Here are two wonderful verses to remember in the moment of temptation:

“But the Lord is faithful, and he will strengthen and protect you from the evil one” (2 Thessalonians 3:3).

“No temptation has seized you except what is common to man. And God is faithful; he will not let you be tempted beyond what you can bear. But when you are tempted, he will also provide a way out so that you can stand up under it” (1 Corinthians 10:13).

In both cases God’s faithfulness is tied directly into the temptations of life that trouble you. Notice also that it is not God’s purpose to deliver you from temptation, but it is his purpose to give you the strength you need to stand up against satanic attack. Just as Jesus had to endure temptation, so will we. But just as he resisted and triumphed, so may we. God will give you whatever you need in the moment of fierce attack.

Recently I ate lunch with a friend who told me how he has been experiencing the power of the Holy Spirit in his life in a powerful way. As we talked, the discussion turned to the Holy Spirit’s promptings that lead us away from sin and toward the power of God. Both of us know a certain pastor in the east who had to resign his church several years ago because of moral indiscretions. His name came up and we talked about what we might learn from his sad experience. My friend commented on how important it is to remain open to the Holy Spirit so that we might see the “way of escape” in the midst of the battle. But what if it’s not there? “When we get to heaven, we’ll discover that there were more than enough warning signs if only we had heeded them,” he replied. That strikes me as a very good application of these two verses.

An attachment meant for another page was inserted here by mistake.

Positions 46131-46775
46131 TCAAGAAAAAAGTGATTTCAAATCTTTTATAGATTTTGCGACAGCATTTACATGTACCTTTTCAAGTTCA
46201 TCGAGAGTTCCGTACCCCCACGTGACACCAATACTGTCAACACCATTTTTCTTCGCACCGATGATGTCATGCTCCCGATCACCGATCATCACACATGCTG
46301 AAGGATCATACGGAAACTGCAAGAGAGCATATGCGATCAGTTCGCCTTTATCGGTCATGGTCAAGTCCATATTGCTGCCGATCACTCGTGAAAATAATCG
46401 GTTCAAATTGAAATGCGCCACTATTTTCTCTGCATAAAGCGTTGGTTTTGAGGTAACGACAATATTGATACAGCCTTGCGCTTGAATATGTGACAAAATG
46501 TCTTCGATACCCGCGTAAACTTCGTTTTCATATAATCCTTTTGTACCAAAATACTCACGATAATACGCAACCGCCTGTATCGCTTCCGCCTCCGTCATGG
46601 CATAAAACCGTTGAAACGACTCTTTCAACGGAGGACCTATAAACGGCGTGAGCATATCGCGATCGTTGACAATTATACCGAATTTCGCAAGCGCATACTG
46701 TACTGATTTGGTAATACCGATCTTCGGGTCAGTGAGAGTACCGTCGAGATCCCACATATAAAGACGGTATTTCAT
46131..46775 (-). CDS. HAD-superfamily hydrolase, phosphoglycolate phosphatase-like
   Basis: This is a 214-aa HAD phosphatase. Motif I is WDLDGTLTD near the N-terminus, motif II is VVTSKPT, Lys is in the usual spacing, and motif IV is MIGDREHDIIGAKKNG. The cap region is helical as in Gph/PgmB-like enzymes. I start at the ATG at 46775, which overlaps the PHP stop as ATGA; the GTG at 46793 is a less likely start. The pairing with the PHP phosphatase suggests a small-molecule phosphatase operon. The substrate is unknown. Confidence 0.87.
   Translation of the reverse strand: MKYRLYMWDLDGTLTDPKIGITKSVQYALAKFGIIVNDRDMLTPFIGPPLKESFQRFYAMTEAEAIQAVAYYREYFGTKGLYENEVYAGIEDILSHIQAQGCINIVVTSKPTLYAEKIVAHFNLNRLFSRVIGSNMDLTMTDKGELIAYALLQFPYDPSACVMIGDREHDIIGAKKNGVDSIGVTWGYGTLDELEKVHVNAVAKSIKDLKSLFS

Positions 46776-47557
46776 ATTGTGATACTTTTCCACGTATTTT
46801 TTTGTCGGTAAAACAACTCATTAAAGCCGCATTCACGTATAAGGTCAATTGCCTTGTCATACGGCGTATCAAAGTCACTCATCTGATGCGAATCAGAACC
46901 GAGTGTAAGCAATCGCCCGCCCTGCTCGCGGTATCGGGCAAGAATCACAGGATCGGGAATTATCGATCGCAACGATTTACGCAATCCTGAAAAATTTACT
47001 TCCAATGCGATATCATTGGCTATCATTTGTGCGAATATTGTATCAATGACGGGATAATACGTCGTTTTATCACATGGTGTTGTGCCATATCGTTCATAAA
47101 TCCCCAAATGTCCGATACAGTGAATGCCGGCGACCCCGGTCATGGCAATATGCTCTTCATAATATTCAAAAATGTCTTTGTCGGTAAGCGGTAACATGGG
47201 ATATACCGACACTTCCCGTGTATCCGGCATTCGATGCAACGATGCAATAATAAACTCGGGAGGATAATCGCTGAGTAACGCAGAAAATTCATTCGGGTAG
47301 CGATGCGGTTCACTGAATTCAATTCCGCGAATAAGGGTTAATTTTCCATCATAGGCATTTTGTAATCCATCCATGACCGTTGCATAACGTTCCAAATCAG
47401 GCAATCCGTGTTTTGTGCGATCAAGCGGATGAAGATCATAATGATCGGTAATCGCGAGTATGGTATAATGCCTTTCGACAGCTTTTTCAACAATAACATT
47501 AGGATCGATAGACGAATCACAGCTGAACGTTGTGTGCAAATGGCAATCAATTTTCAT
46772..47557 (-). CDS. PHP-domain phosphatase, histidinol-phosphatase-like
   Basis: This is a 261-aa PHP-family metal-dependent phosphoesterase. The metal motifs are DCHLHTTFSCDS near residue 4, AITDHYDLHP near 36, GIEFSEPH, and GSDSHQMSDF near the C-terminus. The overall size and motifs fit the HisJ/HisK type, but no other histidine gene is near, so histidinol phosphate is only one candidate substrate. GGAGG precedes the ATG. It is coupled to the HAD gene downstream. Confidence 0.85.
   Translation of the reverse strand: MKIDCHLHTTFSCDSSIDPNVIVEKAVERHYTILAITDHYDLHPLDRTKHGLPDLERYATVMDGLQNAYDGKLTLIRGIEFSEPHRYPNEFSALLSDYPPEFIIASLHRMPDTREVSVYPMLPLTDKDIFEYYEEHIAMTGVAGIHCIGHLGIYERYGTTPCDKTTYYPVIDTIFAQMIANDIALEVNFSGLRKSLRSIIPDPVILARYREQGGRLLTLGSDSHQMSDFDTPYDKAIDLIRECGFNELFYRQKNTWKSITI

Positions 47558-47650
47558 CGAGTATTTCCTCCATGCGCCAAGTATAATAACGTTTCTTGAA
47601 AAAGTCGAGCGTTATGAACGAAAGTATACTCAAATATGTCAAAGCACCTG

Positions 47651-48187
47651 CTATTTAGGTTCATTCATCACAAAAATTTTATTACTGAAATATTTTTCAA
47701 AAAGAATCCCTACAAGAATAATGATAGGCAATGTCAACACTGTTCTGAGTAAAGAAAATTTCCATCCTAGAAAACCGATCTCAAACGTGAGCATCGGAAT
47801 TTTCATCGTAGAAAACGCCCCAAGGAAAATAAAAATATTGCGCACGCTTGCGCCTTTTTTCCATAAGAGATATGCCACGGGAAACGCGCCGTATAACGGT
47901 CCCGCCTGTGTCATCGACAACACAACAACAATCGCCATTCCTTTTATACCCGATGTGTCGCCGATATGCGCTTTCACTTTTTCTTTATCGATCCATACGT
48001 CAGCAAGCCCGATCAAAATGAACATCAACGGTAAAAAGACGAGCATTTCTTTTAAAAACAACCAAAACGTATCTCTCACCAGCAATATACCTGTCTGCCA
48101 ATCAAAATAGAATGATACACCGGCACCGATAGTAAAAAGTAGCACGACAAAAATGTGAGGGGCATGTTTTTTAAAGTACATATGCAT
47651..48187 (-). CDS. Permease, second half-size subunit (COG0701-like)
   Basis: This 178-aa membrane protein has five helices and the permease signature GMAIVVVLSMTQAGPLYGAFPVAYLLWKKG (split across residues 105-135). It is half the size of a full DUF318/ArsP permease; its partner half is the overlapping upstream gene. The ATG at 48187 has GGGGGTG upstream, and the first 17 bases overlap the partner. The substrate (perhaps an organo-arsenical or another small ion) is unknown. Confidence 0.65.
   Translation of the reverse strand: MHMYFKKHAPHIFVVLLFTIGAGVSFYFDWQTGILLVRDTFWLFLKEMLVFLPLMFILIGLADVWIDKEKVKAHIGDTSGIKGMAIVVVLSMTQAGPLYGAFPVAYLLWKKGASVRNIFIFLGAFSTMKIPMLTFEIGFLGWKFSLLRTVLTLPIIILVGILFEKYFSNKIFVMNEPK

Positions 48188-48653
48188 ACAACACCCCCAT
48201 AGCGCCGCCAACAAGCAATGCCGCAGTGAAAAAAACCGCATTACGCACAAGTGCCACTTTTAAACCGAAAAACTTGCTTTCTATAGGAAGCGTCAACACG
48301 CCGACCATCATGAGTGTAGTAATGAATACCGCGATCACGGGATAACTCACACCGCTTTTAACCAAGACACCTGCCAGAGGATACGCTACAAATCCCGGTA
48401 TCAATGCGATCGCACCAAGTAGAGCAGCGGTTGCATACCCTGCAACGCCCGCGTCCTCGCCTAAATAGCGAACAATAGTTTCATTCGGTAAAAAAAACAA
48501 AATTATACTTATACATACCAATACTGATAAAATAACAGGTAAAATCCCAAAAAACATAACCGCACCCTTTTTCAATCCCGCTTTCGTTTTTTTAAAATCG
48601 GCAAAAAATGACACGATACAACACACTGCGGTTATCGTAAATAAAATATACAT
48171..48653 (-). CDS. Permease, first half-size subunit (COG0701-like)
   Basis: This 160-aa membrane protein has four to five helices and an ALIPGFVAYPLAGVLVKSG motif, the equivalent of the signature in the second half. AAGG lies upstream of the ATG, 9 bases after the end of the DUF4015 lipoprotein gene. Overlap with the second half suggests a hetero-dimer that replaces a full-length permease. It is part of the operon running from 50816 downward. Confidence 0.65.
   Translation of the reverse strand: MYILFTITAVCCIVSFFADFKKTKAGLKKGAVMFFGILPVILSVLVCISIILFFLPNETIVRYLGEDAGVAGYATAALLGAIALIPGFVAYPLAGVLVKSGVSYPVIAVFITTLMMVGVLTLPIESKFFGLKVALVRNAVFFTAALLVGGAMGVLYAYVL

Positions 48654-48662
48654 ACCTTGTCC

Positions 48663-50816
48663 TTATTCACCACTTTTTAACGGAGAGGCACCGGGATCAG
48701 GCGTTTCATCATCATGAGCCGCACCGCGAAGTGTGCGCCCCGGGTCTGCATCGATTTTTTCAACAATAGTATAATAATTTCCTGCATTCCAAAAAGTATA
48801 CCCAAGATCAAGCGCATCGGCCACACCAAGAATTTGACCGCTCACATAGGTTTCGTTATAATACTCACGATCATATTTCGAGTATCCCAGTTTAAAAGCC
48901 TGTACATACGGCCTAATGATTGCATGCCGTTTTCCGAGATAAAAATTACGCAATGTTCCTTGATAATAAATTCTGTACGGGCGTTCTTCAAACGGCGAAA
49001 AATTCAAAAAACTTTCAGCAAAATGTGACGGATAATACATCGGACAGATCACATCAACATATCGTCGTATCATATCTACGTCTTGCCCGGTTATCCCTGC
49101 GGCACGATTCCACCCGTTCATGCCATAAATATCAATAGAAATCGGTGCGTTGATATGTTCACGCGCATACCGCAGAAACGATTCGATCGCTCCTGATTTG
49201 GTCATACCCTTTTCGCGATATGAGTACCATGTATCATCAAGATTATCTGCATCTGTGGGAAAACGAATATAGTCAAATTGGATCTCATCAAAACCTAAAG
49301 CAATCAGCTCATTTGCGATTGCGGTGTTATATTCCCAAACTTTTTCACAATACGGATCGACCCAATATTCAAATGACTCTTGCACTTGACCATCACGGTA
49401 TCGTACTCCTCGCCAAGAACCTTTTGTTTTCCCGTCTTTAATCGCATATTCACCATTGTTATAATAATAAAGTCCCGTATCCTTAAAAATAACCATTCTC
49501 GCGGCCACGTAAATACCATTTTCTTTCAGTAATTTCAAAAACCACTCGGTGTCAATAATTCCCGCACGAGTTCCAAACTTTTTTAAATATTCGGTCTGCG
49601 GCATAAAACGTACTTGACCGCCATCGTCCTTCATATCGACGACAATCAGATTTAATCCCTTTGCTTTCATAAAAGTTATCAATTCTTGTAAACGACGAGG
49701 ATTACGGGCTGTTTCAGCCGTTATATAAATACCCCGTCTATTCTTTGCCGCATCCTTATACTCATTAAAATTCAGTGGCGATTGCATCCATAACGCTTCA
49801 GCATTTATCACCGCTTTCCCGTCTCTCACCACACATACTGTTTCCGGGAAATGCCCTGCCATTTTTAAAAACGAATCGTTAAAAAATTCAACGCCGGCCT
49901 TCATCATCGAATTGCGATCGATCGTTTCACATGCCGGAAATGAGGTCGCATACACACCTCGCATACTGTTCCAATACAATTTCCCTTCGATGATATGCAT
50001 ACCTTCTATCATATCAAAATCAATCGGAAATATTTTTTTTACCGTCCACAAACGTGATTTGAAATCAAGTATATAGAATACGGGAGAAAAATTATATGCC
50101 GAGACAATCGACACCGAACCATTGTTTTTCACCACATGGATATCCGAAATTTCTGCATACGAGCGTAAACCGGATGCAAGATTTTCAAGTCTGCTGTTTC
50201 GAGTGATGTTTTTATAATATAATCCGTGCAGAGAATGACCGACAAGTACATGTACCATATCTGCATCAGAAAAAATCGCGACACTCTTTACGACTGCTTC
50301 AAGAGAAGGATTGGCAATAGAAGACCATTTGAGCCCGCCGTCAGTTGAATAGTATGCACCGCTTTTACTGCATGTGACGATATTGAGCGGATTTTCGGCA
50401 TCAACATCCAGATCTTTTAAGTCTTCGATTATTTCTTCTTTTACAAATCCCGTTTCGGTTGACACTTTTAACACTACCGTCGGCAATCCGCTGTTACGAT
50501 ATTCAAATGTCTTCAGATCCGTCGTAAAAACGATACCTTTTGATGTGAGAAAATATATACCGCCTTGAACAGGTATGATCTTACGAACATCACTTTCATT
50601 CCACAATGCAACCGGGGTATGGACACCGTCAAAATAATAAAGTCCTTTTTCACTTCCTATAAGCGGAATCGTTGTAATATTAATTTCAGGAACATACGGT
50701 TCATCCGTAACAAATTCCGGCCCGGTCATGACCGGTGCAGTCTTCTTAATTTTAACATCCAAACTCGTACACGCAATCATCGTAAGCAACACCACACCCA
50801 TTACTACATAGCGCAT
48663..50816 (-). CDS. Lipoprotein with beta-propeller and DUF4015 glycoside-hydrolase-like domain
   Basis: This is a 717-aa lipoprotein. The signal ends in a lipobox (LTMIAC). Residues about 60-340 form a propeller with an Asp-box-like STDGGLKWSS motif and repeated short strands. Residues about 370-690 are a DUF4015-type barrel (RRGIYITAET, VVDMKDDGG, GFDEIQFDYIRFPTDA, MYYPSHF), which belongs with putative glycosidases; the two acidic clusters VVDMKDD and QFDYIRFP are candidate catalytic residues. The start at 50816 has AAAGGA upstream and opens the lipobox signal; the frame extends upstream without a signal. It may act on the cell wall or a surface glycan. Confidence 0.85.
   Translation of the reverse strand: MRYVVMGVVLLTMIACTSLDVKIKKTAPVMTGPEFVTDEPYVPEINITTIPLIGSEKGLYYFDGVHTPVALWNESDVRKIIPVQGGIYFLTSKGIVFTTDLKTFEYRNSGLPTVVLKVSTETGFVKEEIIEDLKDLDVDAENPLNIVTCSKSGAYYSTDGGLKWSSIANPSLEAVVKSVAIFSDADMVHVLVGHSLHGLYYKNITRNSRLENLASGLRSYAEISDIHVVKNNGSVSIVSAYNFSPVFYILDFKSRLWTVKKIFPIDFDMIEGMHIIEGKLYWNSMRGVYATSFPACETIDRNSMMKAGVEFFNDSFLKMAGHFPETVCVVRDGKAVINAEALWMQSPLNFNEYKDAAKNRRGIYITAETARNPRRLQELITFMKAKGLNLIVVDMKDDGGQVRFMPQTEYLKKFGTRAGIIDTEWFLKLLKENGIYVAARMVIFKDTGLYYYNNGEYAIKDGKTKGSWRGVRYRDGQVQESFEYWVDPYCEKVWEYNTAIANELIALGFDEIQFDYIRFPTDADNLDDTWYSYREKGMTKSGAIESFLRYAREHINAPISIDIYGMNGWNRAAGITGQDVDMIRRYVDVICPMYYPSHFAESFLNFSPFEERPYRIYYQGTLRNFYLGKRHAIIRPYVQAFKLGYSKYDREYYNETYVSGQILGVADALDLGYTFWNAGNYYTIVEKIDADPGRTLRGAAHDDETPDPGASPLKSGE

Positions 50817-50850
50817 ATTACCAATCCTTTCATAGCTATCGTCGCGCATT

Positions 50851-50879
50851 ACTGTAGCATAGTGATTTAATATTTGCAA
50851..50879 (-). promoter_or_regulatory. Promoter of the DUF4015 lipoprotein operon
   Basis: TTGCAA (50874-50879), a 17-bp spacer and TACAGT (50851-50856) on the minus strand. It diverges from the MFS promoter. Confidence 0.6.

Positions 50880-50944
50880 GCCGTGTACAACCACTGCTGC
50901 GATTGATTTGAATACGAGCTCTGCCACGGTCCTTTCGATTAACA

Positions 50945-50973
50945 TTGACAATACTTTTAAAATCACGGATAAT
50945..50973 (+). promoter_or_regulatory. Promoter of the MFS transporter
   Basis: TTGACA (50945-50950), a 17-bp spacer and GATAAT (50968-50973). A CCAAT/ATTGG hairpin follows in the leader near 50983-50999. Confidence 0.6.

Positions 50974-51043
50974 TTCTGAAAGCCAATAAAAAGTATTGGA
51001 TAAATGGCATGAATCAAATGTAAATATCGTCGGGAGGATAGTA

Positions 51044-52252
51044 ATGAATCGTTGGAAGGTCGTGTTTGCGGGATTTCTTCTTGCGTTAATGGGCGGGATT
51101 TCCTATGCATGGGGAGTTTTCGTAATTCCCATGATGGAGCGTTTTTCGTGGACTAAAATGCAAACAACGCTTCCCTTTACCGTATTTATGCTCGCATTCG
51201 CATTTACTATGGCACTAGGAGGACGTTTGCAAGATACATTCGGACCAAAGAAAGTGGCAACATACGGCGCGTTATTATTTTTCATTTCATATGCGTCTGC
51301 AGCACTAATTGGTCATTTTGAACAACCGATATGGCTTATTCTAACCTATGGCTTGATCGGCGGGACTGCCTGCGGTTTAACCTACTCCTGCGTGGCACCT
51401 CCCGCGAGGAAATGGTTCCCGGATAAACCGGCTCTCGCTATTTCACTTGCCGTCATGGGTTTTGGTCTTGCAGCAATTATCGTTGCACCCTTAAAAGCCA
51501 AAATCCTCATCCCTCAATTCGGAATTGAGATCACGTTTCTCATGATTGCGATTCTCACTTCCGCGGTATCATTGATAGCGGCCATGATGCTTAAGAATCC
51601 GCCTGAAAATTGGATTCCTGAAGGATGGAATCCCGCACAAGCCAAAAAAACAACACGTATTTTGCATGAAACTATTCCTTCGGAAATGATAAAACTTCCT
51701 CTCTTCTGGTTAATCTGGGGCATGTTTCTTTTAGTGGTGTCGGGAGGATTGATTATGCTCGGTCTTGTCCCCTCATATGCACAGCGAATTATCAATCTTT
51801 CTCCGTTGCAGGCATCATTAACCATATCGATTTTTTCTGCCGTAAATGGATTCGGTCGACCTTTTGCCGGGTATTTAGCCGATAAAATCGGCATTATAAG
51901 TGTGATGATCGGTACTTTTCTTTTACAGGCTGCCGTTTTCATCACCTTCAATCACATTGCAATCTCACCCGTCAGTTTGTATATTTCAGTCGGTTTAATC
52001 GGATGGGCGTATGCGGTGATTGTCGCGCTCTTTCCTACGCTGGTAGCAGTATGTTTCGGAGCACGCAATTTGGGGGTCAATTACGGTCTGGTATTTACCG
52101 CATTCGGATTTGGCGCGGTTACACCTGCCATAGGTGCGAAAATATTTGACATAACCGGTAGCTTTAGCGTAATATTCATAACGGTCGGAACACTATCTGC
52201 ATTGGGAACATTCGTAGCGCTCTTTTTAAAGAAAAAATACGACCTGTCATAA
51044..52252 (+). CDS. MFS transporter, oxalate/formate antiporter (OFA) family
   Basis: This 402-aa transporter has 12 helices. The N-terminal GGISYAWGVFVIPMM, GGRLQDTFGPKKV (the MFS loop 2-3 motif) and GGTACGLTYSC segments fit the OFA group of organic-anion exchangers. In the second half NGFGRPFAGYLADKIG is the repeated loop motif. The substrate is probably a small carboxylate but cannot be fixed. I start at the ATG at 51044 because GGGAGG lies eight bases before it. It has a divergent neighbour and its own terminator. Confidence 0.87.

No one ever needs to sin-not even once, not even a little bit. There are always more than enough warnings and more than enough ways of escape if only we will take them.

D. When you have made a mess of your life, remember God’s faithfulness.

How many times have we heard the blessed words of 1 John 1:9, “If we confess our sins, he is faithful and just and will forgive us our sins and purify us from all unrighteousness.” “He is faithful.” Those three words guarantee God’s forgiveness to his erring children.

Have you made a mess of your life? Would you be ashamed for others to know everything you have said, done and thought in the last seven days? Or the last three months? Or the last five years? Who among us dares to say, “I don’t need God’s forgiveness?” If you know yourself at all, you know how much you sin and how desperately you stand in need of God’s mercy.

But will it be there when you need it? Thank God the answer is yes. But what if you have sinned too much? What if God says, “I’ve had it with you?” The truth is, as long as your heart is tender and open before the Lord, you can always be forgiven. A broken and contrite heart, O Lord, you will not despise.